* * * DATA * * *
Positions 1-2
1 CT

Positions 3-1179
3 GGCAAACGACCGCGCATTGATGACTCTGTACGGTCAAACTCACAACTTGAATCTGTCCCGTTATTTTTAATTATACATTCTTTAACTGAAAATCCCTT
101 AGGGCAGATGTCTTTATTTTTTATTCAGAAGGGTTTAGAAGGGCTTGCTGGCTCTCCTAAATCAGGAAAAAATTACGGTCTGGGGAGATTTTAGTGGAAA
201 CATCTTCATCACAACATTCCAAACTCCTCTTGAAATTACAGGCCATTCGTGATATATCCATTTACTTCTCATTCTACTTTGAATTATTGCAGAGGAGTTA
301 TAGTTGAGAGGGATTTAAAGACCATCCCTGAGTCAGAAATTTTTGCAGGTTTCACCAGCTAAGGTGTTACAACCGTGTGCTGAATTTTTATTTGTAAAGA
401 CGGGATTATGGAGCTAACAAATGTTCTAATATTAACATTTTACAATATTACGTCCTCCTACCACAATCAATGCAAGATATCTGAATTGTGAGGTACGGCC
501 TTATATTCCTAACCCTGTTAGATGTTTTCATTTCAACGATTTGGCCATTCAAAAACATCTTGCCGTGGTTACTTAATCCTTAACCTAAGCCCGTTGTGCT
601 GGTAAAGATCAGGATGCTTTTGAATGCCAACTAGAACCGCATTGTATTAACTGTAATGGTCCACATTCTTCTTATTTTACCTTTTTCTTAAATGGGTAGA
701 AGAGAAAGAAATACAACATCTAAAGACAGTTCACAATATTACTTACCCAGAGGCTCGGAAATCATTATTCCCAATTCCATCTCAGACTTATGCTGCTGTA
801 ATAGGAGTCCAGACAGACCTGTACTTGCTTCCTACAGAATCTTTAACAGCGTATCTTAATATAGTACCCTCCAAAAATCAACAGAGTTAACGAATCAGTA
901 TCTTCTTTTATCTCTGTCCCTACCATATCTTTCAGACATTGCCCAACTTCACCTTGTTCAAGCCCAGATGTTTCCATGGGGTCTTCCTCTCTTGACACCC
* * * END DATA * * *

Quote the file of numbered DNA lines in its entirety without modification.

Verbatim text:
Positions 1-2
1 CT

Positions 3-1179
3 GGCAAACGACCGCGCATTGATGACTCTGTACGGTCAAACTCACAACTTGAATCTGTCCCGTTATTTTTAATTATACATTCTTTAACTGAAAATCCCTT
101 AGGGCAGATGTCTTTATTTTTTATTCAGAAGGGTTTAGAAGGGCTTGCTGGCTCTCCTAAATCAGGAAAAAATTACGGTCTGGGGAGATTTTAGTGGAAA
201 CATCTTCATCACAACATTCCAAACTCCTCTTGAAATTACAGGCCATTCGTGATATATCCATTTACTTCTCATTCTACTTTGAATTATTGCAGAGGAGTTA
301 TAGTTGAGAGGGATTTAAAGACCATCCCTGAGTCAGAAATTTTTGCAGGTTTCACCAGCTAAGGTGTTACAACCGTGTGCTGAATTTTTATTTGTAAAGA
401 CGGGATTATGGAGCTAACAAATGTTCTAATATTAACATTTTACAATATTACGTCCTCCTACCACAATCAATGCAAGATATCTGAATTGTGAGGTACGGCC
501 TTATATTCCTAACCCTGTTAGATGTTTTCATTTCAACGATTTGGCCATTCAAAAACATCTTGCCGTGGTTACTTAATCCTTAACCTAAGCCCGTTGTGCT
601 GGTAAAGATCAGGATGCTTTTGAATGCCAACTAGAACCGCATTGTATTAACTGTAATGGTCCACATTCTTCTTATTTTACCTTTTTCTTAAATGGGTAGA
701 AGAGAAAGAAATACAACATCTAAAGACAGTTCACAATATTACTTACCCAGAGGCTCGGAAATCATTATTCCCAATTCCATCTCAGACTTATGCTGCTGTA
801 ATAGGAGTCCAGACAGACCTGTACTTGCTTCCTACAGAATCTTTAACAGCGTATCTTAATATAGTACCCTCCAAAAATCAACAGAGTTAACGAATCAGTA
901 TCTTCTTTTATCTCTGTCCCTACCATATCTTTCAGACATTGCCCAACTTCACCTTGTTCAAGCCCAGATGTTTCCATGGGGTCTTCCTCTCTTGACACCC